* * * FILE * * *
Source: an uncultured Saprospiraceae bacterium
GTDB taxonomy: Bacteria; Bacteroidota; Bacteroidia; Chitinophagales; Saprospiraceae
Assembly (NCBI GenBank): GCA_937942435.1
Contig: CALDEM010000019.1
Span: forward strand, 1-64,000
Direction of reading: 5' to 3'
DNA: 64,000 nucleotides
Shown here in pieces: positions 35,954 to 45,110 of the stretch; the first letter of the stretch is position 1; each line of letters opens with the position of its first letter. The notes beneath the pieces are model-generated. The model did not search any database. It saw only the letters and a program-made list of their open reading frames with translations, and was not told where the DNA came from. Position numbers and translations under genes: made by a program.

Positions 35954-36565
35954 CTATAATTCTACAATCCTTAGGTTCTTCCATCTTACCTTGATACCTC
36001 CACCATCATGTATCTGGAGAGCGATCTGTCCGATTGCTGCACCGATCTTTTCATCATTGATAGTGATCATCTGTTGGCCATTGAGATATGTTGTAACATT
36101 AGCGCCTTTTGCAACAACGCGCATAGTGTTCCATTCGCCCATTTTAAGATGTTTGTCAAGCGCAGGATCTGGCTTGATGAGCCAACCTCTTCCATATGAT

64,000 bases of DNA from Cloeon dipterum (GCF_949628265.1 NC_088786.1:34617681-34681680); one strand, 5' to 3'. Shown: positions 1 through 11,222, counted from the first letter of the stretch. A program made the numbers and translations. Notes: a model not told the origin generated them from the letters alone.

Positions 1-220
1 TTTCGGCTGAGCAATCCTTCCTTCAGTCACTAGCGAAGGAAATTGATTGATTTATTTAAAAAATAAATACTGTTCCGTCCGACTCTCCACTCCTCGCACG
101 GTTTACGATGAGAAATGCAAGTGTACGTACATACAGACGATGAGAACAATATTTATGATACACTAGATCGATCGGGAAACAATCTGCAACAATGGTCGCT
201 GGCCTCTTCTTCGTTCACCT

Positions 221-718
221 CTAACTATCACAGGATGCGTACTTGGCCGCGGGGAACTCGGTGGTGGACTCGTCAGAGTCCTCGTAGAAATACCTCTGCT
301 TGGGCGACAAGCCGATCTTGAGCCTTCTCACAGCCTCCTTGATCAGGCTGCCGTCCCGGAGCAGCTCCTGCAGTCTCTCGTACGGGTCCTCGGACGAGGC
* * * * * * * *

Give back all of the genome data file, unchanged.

Source: an uncultured Saprospiraceae bacterium
GTDB taxonomy: Bacteria; Bacteroidota; Bacteroidia; Chitinophagales; Saprospiraceae
Assembly (NCBI GenBank): GCA_937942435.1
Contig: CALDEM010000019.1
Span: forward strand, 1-64,000
Direction of reading: 5' to 3'
DNA: 64,000 nucleotides
Shown here in pieces: positions 35,954 to 45,110 of the stretch; the first letter of the stretch is position 1; each line of letters opens with the position of its first letter. The notes beneath the pieces are model-generated. The model did not search any database. It saw only the letters and a program-made list of their open reading frames with translations, and was not told where the DNA came from. Position numbers and translations under genes: made by a program.

Positions 35954-36565
35954 CTATAATTCTACAATCCTTAGGTTCTTCCATCTTACCTTGATACCTC
36001 CACCATCATGTATCTGGAGAGCGATCTGTCCGATTGCTGCACCGATCTTTTCATCATTGATAGTGATCATCTGTTGGCCATTGAGATATGTTGTAACATT
36101 AGCGCCTTTTGCAACAACGCGCATAGTGTTCCATTCGCCCATTTTAAGATGTTTGTCAAGCGCAGGATCTGGCTTGATGAGCCAACCTCTTCCATATGAT

64,000 bases of DNA from Cloeon dipterum (GCF_949628265.1 NC_088786.1:34617681-34681680); one strand, 5' to 3'. Shown: positions 1 through 11,222, counted from the first letter of the stretch. A program made the numbers and translations. Notes: a model not told the origin generated them from the letters alone.

Positions 1-220
1 TTTCGGCTGAGCAATCCTTCCTTCAGTCACTAGCGAAGGAAATTGATTGATTTATTTAAAAAATAAATACTGTTCCGTCCGACTCTCCACTCCTCGCACG
101 GTTTACGATGAGAAATGCAAGTGTACGTACATACAGACGATGAGAACAATATTTATGATACACTAGATCGATCGGGAAACAATCTGCAACAATGGTCGCT
201 GGCCTCTTCTTCGTTCACCT

Positions 221-718
221 CTAACTATCACAGGATGCGTACTTGGCCGCGGGGAACTCGGTGGTGGACTCGTCAGAGTCCTCGTAGAAATACCTCTGCT
301 TGGGCGACAAGCCGATCTTGAGCCTTCTCACAGCCTCCTTGATCAGGCTGCCGTCCCGGAGCAGCTCCTGCAGTCTCTCGTACGGGTCCTCGGACGAGGC